Lupita Nyong’o, the Hollywood actor who won an Academy Award for 12 Years a Slave, will have her New York Times bestselling book, Sulwe, adapted as a musical by Netflix, the streaming giant announced on Thursday.
We’re so excited to announce SULWE, the animated musical, is coming to Netflix! Based off of Oscar winner Lupita Nyong’o’s New York Times bestselling book, SULWE tells the story of a young girl born “the color of midnight” who learns to embrace her inner and outer beauty. pic.twitter.com/jv9ENBfAuu
— Strong Black Lead (@strongblacklead) February 18, 2021
Sulwe is based on the actor’s own experiences while growing up as a Black woman. It is about a young-girl named Sulwe, who has skin the colour of midnight. She is darker than everyone in her family and anyone else in her school. Sulwe just wants to be beautiful and bright, like her mother and sister. Then a magical journey in the night sky opens her eyes and changes everything. The picture book deals with the issues of colourism, self-esteem, and the idea of self-love that comes associated with beauty.
Sulwe means star in the actor and author’s native language Luo.
It is published by the Simon & Schuster Books and released on October 15, 2019. The illustrations are done by artist and author Vashti Harrison, known for her bestselling book Little Leaders: Bold Women in Black History.
Sulwe featured on the OTT platform’s original show Bookmarks: Celebrating Black Voices! and comes as a part of Netflix’s aim for inclusivity, beginning 2020. It is also the recipient of the Coretta Scott King Illustrator Honor Award and the NAACP Image Award for Outstanding Children’s Literary Work, among others.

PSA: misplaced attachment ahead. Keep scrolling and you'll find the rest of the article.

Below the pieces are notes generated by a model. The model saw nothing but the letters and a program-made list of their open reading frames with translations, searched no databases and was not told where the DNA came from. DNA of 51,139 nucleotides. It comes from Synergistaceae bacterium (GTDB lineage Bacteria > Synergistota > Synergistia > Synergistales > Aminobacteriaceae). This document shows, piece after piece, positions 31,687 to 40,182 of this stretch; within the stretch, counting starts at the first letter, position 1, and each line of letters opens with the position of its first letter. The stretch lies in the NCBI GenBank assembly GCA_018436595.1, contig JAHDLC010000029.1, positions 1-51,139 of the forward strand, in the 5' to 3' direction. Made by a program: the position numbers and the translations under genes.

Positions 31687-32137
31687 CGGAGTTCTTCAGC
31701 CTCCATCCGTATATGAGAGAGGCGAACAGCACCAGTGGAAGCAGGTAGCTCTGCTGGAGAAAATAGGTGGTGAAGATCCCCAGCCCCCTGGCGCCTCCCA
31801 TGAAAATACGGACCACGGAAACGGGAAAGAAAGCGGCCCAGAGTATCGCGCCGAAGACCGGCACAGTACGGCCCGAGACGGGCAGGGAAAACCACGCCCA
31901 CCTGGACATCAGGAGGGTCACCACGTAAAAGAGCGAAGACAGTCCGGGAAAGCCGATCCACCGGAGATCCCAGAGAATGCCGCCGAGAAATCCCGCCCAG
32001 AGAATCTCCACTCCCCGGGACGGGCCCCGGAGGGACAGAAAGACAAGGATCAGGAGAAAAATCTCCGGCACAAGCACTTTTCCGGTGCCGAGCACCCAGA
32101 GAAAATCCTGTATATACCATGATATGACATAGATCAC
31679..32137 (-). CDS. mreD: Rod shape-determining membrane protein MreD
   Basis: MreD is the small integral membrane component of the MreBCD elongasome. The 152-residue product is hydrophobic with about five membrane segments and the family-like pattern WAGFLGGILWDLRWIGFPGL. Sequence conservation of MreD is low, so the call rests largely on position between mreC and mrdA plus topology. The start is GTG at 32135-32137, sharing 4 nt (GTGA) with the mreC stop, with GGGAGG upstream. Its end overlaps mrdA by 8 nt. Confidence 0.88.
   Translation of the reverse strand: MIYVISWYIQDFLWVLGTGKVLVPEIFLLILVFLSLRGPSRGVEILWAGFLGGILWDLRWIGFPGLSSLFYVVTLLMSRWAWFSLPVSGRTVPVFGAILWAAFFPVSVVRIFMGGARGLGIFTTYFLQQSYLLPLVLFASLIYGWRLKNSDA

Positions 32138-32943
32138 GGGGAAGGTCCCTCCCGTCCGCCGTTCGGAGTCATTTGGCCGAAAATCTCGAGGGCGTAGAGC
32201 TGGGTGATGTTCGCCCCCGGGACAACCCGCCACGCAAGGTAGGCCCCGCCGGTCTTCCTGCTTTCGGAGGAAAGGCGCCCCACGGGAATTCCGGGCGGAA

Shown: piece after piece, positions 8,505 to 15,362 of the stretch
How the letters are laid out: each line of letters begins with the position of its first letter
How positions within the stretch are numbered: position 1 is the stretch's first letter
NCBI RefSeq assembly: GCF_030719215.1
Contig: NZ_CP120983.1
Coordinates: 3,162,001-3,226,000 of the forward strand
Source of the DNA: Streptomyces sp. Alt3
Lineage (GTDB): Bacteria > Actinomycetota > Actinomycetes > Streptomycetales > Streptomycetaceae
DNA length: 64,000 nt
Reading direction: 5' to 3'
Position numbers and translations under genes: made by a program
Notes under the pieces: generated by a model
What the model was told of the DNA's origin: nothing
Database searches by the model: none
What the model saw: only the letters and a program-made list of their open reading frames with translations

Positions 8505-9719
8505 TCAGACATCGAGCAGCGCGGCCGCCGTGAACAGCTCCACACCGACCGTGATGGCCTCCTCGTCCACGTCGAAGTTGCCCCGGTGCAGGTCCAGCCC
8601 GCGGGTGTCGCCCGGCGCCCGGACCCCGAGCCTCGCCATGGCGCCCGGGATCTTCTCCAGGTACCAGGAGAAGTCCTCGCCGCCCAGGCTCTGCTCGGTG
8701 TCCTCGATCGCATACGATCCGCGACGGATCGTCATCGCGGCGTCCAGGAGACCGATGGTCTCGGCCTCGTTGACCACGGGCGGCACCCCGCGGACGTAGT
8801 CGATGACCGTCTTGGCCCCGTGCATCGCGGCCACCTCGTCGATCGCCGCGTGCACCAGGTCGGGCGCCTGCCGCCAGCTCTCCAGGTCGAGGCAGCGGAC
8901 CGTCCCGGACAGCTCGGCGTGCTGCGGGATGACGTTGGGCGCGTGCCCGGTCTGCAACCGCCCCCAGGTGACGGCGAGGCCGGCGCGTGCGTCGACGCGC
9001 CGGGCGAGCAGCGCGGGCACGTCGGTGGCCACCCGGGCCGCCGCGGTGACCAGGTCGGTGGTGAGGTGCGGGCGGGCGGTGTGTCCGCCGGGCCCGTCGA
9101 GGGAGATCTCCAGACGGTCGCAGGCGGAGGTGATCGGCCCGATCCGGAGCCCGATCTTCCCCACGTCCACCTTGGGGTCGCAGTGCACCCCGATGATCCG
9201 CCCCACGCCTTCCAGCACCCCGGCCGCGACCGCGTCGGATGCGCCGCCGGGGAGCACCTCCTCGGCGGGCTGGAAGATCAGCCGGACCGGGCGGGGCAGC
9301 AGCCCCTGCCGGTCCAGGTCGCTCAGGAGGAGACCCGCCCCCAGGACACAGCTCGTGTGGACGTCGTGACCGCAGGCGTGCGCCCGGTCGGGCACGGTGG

Netflix released its first Inclusivity Report in January, that offered a peek into the workforce diversity and trends since 2017, when the idea was first conceived. It urges each employee to look at every decision and idea in mind, in terms of inclusion. Calling it the “inclusion lens”, the report states certain steps towards representation that goes beyond the screen. These include recruiting from the under-represented communities such as the Latinos, veteran employees, and Hispanics, hiring more women in the upper ranks, creating accessibility, providing equitable pay and inclusive benefits across genders, and building networks, to name a few.
In terms of content representation, Netflix released a range of both films and series including Blood and Water, Selena: The Series, Da 5 Bloods and Ma Rainey’s Black Bottom, which became two of the major contenders at the awards, and Never Have I Ever, with non-white protagonists in the lead roles.
“The pandemic disproportionately impacted employees from Black, Brown, and Indigenous communities. Asian folks around the world endured xenophobic hate incidents. The killing of George Floyd, Breonna Taylor and others brought inequality and allyship to the forefront of our minds,” Netflix’s Inclusivity Report stated.
The OTT giant has also dipped its feet in queer inclusion with its 2019 series Special, that deals with a gay man suffering from cerebral palsy, a first for the digital streaming platform.